"When you get in groups and you're bored, sometimes you get into an activity you're not suppose to," says Nutter Fort Police Chief Ron Godwin.
However much teenagers dislike them, there can be little doubt that curfew work.
"Our curfews definitely work," says Godwin.
Weston Police Sgt. Wayne Reynolds says this about enforcement of his city's curfew: "We've had mostly younger kids dumping over garbage cans and throwing flower pots down onto main avenue. We were pretty easy on them, then we started writing tickets and calling parents more. And that seems to work."
Let it be noted that any teenager out late with a purpose, and accompanied by a parent, guardian or supervising adult, will not be in violation of local curfews.
Even middle-aged editorialists can remember just hanging out as a teenager. Curfews don't put a stop to that. They just say, move it inside. That's safer for the community and, whether they admit it or not, safer for the teenagers.
-- Tim Langer
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Legislators owe taxpayers an explanation for ritzy trips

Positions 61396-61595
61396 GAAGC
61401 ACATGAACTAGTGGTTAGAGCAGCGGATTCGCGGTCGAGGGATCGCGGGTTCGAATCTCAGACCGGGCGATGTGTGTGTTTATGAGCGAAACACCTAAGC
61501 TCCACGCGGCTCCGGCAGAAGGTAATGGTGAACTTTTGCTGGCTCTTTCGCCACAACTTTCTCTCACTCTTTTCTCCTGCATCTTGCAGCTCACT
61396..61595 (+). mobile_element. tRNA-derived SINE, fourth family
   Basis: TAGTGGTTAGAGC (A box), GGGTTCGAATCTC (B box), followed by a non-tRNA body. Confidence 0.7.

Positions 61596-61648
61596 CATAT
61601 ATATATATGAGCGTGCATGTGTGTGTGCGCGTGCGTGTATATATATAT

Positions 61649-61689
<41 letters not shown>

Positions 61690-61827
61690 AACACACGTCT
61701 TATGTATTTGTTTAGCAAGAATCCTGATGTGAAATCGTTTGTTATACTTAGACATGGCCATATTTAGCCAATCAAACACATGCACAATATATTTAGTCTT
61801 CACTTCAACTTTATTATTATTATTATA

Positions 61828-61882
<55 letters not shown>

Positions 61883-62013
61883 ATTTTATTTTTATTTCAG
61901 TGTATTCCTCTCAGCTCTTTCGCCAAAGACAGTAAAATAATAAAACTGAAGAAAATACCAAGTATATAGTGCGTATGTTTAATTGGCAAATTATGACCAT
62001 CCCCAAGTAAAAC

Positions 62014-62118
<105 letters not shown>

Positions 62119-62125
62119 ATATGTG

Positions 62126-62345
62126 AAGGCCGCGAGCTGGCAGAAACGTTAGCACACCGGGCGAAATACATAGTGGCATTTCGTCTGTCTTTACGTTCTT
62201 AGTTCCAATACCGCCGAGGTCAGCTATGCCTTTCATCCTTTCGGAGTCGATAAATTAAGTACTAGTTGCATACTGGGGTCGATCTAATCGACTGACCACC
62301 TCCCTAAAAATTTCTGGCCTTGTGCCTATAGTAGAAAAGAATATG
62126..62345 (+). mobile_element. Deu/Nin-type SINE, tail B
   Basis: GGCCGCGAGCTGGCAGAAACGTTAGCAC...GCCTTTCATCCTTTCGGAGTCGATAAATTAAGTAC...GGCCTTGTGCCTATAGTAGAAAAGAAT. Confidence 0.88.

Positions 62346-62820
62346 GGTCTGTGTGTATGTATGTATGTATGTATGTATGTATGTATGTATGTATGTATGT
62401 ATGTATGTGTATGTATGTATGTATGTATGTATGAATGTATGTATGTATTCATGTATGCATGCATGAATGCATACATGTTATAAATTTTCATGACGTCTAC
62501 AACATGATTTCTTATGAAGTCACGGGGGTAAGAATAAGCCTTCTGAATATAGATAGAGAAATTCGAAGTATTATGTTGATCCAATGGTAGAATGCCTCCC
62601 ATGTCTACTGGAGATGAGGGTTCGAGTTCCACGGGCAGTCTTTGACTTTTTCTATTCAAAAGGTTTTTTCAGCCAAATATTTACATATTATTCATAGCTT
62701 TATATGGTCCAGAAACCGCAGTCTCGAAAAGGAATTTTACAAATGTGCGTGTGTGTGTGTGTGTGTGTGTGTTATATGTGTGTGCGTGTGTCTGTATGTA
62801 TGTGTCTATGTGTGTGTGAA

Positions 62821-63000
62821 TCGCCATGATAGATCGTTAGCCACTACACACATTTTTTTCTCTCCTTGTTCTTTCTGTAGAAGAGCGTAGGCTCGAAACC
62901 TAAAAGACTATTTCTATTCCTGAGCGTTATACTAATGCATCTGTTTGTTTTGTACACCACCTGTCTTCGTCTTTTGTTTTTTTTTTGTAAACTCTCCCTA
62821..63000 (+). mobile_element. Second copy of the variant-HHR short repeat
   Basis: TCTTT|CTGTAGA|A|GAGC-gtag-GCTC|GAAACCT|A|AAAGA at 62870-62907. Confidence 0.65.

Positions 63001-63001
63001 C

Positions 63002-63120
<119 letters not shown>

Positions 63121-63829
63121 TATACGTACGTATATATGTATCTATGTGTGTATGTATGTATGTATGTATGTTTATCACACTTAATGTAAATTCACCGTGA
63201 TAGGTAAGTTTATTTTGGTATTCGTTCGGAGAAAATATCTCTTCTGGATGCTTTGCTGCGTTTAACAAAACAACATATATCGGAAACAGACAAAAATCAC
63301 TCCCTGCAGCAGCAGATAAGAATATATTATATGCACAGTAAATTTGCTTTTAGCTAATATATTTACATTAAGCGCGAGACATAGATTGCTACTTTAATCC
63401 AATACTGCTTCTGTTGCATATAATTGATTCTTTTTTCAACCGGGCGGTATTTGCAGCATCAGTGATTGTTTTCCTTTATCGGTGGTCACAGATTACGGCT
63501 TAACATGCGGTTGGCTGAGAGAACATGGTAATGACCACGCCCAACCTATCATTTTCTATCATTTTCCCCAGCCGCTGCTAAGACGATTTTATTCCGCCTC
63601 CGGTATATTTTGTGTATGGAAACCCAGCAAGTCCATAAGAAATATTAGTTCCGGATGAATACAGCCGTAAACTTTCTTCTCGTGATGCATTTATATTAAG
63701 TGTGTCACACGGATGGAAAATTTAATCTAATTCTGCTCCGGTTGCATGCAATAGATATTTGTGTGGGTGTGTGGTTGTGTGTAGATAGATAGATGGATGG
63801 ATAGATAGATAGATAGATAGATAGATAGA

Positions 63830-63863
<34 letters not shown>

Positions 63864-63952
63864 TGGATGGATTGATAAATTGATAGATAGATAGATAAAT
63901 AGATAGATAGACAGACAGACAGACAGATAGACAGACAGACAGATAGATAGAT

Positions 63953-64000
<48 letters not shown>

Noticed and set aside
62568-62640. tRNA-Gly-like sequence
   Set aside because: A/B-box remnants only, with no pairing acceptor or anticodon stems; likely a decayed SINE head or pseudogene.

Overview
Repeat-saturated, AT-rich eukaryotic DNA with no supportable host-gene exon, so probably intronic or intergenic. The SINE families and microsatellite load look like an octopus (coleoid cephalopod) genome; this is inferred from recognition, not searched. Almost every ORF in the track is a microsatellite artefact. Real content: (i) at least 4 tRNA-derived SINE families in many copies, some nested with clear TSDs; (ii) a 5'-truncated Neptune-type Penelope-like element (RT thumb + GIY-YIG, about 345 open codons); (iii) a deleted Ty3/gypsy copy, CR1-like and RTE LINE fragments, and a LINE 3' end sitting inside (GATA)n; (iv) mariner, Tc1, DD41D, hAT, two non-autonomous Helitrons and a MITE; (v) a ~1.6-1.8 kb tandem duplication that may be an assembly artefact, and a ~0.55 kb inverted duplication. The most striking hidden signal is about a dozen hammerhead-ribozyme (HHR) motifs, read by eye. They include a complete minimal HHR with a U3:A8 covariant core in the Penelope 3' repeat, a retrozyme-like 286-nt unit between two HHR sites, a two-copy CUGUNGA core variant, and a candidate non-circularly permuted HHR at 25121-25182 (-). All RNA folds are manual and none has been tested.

Hopefully, West Virginia taxpayers will soon begin to wake up and smell the jet fuel. Because at our expense, this month a score of state legislators and two staff members will be heading for exotic Las Vegas to attend the National Association of State Legislatures.
It will be a taxpayers' expense of approximately $34,000.
Late in 1997, 17 legislators and three staff members flew to Hawaii to attend the annual conference of the Council of State Governments.
That time, taxpayers had to foot a $33,200 bill. And this may just be the tip of the iceberg.
Speaker of the House Bob Kiss had a ready answer for newsmen not long ago when he was asked how many more luxurious sites state officials will be able to visit at the expense of us, the taxpayers.
Kiss, a Raleigh County Democrat, claimed that each state takes a turn hosting the National Association of State Legislatures, and this year it just so happened to be Nevada's turn.
My, how convenient.
He further volunteered that the events are "naturally going to gravitate to a convention-type facility. They're usually major convention cities, but they're not always glitzy or as high profile as Honolulu or Las Vegas."
What will the participants do when it's Mississippi's ... or Montana's ... or West Virginia's turn to host the annual convention?
Just last summer, when the National Conference of State Legislatures convened in Harrisburg, Pa., from West Virginia there were only eight legislators and the Senate clerk who bothered to take part.
And the year before, there were only 11 from the Mountain State who took part in the conference in St. Louis.
As taxpayers of the State of West Virginia, we are due some honest answers as to why a convention in Nevada is so much more "important" for legislators and state officials to attend than one in, for example, Arkansas.
We feel it's high time we started getting them.
-- Robert F. Stealey